Linear Combination of Integrals/Definite

Theorem

Let $f$ and $g$ be real functions which are integrable on the closed interval $\closedint a b$.

Let $\lambda$ and $\mu$ be real numbers.

Then $\lambda f + \mu g$ is integrable on $\closedint a b$ and further:

$\ds \int_a^b \paren {\lambda \map f t + \mu \map g t} \rd t = \lambda \int_a^b \map f t \rd t + \mu \int_a^b \map g t \rd t$

Proof 1

Let $F$ and $G$ be primitives of $f$ and $g$ respectively on $\closedint a b$.

By Linear Combination of Derivatives, $H = \lambda F + \mu G$ is a primitive of $\lambda f + \mu g$ on $\closedint a b$.

Hence by the Fundamental Theorem of Calculus:

 $\ds \int_a^b \paren {\lambda \map f t + \mu \map g t} \rd t$ $=$ $\ds \bigintlimits {\lambda \map F t + \mu \map G t} a b$ $\ds$ $=$ $\ds \lambda \bigintlimits {\map F t} a b + \mu \bigintlimits {\map G t} a b$ $\ds$ $=$ $\ds \lambda \int_a^b \map f t \rd t + \mu \int_a^b \map g t \rd t$

$\blacksquare$

Proof 2

It is clear that for step functions $s$ and $t$:

$\displaystyle \int_a^b \lambda \map s x + \mu \map t x \rd x = \lambda \int_a^b \map s x \rd x + \mu \int_a^b \map t x \rd x$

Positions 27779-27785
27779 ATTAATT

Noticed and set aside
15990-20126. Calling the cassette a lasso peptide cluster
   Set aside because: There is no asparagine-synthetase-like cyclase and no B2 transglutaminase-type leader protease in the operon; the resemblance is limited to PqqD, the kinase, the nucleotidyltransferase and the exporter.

Under any partition, the lower sums and upper sums of $f$ and $g$ are step functions, so the above formula relates the lower and upper sums of $f$ and $g$ to the lower and upper sums of the linear combinations of $f$ and $g$.

Because this identity is preserved for all possible partitions of $\closedint a b$, it is preserved for the supremum and infimum of all possible lower and upper sums, so the linear combinations of $f$ and $g$ are integrable.

 $\ds \int_a^b \paren {\lambda \map f t + \mu \map g t} \rd t$ $=$ $\ds \sup \set {\sum_{\nu \mathop = 1}^n \map {m_\nu^{\paren {\lambda f + \mu g} } } {x_\nu - x_{\nu - 1} }: \forall \nu \in \closedint 1 n x_\nu > x_{\nu - 1} }$ $\ds$ $=$ $\ds \lambda \sup \set {\sum_{\nu \mathop = 1}^n \map {m_\nu^{\paren f} } {x_\nu - x_{\nu - 1} }: \forall \nu \in \closedint 1 n x_\nu > x_{\nu - 1} } + \mu \sup \set {\sum_{\nu \mathop = 1}^n \map {m_\nu^{\paren g} } {x_\nu - x_{\nu - 1} }: \forall \nu \in \closedint 1 n x_\nu > x_{\nu - 1} }$ $\ds$ $=$ $\ds \lambda \int_a^b \map f x \rd x + \mu \int_a^b \map g x \rd x$

$\blacksquare$